5 Seconds of Summer refused trade mark registration

The music production company behind one of the biggest boy bands in the world, 5 Seconds of Summer, has been refused registration of the trade mark ‘5SOS’. Is this due to a lack of up-to-date pop culture knowledge on the part of the Australian Trade Marks Office? You can read the decision here.

For those of you asking “who is 5 Seconds of Summer?”, rest assured that the Delegate was asking exactly the same question. 5SOS is an Australian boy band (although avid Fan Girls would beg to differ on the ‘boy’ part, since the fact that the kids play their own instruments apparently elevates them to the coveted status of just ‘band’), made famous by fronting that other ubiquitous tween-dream band One Direction (or ‘1D’ for those up to date with the lingo).

5 Seconds of Summer had applied to register “5SOS” as a trade mark in a number of classes. Following examination, the application was refused on the basis that the trade mark was substantially identical with, or deceptively similar to, four existing trade marks registered for similar goods or services. These cited marks were two marks for “SOS”, and two device marks that included “SOS”.

The Delegate found that “the name of this group is not notorious: apart from these proceedings I have not encountered the group and it is not suggested in the declaration that the group is notorious”. (Cue thousands of thousands of tween girls begging to differ).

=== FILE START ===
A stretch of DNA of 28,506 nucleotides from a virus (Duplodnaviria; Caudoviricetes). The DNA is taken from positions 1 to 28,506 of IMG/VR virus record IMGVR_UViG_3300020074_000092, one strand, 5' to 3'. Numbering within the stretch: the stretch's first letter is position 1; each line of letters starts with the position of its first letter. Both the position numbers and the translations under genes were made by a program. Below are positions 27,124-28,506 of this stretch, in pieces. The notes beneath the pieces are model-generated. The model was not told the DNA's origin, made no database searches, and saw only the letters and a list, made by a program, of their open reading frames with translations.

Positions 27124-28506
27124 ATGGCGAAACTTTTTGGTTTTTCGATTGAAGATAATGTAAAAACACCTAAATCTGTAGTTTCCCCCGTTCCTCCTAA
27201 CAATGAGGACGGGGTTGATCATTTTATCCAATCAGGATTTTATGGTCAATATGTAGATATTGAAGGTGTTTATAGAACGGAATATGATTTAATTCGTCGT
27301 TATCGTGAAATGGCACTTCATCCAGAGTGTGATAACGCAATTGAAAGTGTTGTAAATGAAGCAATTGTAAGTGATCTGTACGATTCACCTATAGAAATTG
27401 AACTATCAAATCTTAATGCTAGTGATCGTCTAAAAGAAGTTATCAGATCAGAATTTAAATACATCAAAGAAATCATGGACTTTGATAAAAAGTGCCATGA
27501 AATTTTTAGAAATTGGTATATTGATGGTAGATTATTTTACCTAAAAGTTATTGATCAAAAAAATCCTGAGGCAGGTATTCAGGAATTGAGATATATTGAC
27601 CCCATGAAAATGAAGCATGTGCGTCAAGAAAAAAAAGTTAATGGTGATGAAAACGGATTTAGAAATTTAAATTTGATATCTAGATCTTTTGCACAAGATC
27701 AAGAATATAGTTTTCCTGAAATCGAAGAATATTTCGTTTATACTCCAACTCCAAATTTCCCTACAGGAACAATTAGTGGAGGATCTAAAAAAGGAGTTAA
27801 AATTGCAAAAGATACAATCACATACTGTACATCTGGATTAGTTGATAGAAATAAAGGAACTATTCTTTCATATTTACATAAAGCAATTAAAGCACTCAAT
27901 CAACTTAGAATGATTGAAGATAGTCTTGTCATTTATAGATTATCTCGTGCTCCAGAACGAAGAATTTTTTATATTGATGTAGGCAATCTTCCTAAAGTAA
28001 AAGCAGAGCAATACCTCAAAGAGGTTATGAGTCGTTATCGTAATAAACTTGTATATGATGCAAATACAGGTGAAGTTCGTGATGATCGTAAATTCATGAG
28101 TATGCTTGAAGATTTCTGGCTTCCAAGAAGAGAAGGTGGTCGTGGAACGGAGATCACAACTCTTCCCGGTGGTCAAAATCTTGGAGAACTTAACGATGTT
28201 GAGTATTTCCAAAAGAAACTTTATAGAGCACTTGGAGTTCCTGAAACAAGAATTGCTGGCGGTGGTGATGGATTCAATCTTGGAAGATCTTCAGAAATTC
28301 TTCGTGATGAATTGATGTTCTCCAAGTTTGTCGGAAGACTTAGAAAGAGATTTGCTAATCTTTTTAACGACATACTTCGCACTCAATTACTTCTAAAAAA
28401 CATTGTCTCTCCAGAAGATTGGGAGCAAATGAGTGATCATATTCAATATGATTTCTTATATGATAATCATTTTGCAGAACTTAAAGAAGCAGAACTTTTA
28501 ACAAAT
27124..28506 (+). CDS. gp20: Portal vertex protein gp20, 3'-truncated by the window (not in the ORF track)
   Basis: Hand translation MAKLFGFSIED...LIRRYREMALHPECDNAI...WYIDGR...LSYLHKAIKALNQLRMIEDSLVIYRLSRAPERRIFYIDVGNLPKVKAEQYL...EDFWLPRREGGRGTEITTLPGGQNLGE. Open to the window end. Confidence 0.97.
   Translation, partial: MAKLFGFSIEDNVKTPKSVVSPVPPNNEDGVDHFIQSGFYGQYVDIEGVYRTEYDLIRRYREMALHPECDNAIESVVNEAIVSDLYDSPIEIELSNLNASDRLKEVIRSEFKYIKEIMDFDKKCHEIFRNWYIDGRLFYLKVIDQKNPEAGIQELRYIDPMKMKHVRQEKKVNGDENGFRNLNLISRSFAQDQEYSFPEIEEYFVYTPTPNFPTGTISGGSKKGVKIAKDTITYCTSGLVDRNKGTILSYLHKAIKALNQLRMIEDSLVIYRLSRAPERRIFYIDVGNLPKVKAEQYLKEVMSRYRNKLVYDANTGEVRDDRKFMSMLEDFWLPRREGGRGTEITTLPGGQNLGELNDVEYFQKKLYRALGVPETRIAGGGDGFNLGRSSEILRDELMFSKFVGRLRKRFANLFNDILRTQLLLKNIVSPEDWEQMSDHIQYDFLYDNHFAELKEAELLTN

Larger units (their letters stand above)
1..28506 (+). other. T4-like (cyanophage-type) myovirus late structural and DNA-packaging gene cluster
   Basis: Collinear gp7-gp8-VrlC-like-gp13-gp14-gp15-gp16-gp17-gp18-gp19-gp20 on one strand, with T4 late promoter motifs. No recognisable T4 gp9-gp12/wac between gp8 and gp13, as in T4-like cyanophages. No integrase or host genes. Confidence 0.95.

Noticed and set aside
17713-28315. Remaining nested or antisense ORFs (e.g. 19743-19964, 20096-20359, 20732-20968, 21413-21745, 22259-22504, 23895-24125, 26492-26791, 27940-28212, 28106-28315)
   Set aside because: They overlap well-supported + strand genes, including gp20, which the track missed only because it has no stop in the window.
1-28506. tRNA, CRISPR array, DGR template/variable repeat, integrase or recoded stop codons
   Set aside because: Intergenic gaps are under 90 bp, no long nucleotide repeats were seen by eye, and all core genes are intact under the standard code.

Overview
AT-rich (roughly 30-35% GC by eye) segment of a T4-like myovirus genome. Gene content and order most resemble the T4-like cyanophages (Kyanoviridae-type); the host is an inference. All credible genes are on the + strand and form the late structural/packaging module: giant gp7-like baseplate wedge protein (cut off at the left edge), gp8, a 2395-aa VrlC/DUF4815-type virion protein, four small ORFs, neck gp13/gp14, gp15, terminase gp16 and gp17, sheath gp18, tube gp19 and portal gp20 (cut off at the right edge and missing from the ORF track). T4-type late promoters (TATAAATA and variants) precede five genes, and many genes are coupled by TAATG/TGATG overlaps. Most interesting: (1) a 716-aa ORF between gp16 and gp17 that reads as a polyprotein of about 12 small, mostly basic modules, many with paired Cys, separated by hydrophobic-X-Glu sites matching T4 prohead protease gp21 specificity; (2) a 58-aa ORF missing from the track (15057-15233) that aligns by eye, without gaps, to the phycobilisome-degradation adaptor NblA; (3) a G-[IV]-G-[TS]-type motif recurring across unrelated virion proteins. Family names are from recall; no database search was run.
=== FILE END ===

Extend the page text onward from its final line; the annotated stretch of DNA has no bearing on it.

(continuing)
On the basis of the evidence, the Delegate refused to accept the submission that ‘5SOS’ is pronounced ‘five soss’, finding that this pronunciation was only probable if one was familiar with the musical group and what they called themselves (which the Delegate was not). It is worth noting, however, that the Delegate was familiar with the “eponymous” band INXS, commenting that its reputation established an awareness that the name should be pronounced ‘in excess’ “rather than being a phonetic rendering of the word ‘inks’”.

The most likely pronunciation of ‘5SOS’, the Delegate concluded, was ‘5S.O.S.’ (ie ‘five ess oh ess’) because of people’s familiarity with the distress call ‘Save Our Souls’ and its common abbreviation to S.O.S. or SOS. Here, the delegate referred to rules of construction and pronunciation such as “ASOS, PSOS or SOSO”. (Here again, we query whether the Delegate is familiar with how ASOS is actually pronounced… Again, we hear thousands of online shoppers begging to differ).

Given this pronunciation and the perceived similarity to the cited “SOS” marks, it was determined that confusion was likely to arise from the proposed trade mark. Consequently the application was rejected. However, the Delegate did suggest the Trade Mark could be registered with a whittled-down list of the claimed goods and services, notably excluding “concerts, gigs, shows, events and festivals”. Given the nature of 5SOS’ business, this outcome may be “not fine at all”.

Perhaps the Trade Marks Office is wishing it “could wake up with amnesia, and forget about” its pronouncements on popular youth culture. Or maybe this isn’t the end of the story. Perhaps the famous 5SOS song wasn’t really about a girl wearing American Apparel underwear, but was actually about fighting Trade Mark office battles? Here are some of the lyrics:

Simmer down, simmer down
They say we’re too young now to amount to anything else
But look around
We work too damn hard for this just to give it up now.